Personal Injury Lawyer
Getting injured through no fault of your own is frustrating, especially when it comes to paying the medical bills. Depending on the severity of your situation, these bills can amount to a small fortune, and while you have paid medical premiums for years, you still don’t like the thought of paying copays and out of pocket expenses for something that was not your doing. When another person’s negligence causes you harm, you have the right to file a personal injury lawsuit to recoup some of what you lost. If your medical insurance has paid for your injuries, does filing a lawsuit make sense?
Medical Liens May Get Filed
If you get hurt in a car accident, it is common for your medical pay under your car insurance to pay for the initial care. Depending on what state you live in, however, you may not have this type of coverage under your policy. In that case, you would go to the hospital or doctor, and your medical insurance covers the cost of treatment. When the insurance company discovers you have filed a suit against the other driver for reimbursement, they may file a lien. Doing this ensures that they will get paid back the money they spent on your treatment.
When an insurance company files a valid lien, and the court awards you money, the lien gets paid off before you get your award. If you win a $50,000 settlement, and the medical lien is $30,000, you will only get $20,000 in your pocket (less attorney’s fees).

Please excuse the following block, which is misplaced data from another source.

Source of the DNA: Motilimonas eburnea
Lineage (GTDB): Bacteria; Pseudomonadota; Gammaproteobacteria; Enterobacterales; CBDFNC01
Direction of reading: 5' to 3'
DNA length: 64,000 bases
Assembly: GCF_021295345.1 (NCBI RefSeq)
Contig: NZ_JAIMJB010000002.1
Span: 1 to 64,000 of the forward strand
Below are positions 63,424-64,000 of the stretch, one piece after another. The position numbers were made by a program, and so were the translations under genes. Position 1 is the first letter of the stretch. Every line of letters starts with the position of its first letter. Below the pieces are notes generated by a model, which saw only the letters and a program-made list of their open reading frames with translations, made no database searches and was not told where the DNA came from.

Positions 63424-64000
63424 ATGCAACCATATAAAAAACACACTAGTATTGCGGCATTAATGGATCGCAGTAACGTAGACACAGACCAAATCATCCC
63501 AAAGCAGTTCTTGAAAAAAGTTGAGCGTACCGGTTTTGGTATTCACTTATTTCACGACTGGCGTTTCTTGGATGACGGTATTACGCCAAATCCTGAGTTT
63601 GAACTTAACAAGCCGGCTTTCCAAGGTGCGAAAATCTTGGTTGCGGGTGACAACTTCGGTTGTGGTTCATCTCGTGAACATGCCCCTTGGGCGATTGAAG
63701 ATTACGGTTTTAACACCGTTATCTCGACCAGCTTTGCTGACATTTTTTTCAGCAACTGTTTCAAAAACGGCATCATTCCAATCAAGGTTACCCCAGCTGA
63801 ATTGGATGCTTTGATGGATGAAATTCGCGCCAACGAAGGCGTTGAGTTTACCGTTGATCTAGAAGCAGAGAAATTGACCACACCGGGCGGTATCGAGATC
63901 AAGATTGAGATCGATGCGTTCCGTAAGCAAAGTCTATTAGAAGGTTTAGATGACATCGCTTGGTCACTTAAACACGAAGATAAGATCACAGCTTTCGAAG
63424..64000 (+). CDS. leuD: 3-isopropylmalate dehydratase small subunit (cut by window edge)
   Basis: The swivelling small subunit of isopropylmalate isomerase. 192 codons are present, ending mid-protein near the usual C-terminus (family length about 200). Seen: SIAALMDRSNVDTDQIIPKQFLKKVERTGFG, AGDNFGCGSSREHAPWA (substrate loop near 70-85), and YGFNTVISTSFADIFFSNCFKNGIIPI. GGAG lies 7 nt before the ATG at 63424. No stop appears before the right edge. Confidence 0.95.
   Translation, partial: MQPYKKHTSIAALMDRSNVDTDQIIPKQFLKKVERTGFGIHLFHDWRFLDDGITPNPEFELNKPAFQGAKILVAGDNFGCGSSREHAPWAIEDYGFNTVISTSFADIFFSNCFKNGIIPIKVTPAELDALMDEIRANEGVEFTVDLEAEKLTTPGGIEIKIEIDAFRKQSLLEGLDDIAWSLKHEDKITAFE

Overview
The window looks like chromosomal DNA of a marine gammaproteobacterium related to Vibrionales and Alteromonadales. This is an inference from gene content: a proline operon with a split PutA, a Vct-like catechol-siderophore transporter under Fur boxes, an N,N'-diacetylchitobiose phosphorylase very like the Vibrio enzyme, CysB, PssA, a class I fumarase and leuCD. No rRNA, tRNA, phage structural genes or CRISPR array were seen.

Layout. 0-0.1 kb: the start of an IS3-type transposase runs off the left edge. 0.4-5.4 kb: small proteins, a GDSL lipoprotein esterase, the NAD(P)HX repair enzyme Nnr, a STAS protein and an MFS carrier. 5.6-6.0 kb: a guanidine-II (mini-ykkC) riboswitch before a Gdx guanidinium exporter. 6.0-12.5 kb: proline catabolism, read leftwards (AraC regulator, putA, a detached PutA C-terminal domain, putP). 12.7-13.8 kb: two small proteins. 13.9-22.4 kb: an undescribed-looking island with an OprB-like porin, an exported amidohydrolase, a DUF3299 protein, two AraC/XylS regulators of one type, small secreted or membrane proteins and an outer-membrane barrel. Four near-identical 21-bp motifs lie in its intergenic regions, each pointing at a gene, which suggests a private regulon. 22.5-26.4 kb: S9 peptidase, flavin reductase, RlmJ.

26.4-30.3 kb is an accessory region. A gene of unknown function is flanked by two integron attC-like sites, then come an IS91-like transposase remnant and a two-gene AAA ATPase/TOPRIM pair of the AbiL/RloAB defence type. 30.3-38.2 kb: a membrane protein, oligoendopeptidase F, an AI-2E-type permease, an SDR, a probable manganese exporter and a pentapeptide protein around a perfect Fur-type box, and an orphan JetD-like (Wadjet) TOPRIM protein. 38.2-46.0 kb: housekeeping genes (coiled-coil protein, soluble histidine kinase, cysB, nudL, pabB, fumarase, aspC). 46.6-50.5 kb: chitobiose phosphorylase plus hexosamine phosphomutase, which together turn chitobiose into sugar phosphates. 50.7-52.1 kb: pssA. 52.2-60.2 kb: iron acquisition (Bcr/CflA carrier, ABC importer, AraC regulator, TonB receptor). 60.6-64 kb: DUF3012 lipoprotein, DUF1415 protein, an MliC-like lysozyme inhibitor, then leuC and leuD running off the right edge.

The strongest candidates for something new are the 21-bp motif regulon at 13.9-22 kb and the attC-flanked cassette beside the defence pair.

Not Every Claim Is Valid
Your insurance probably won’t pay for some accidents, such as those suffered on the job. When you get hurt while working, and your employer is required to carry workers’ compensation insurance, then that insurance company pays for your treatment immediately. Thus, suing your employer over your on-the-job injury will most likely not result in the insurance company getting reimbursed.
Circumstances Where You Can File a Personal Injury Claim
A personal injury claim is filed against a person or entity who is responsible, either directly or indirectly for your injuries. For example, if a dog bites you with no provocation while you are at the park, the owner is generally held liable. Other circumstances that would qualify for personal injury claim include:
- Motor vehicle accident where you are not found to be at fault
- Slip and fall in a place of business
- Medical malpractice
- Workplace injuries (with or without workers’ comp insurance)
If you get hurt, you may want to speak with a personal injury attorney about your options. Even if your medical insurance paid the bills, you might have the right to recoup more.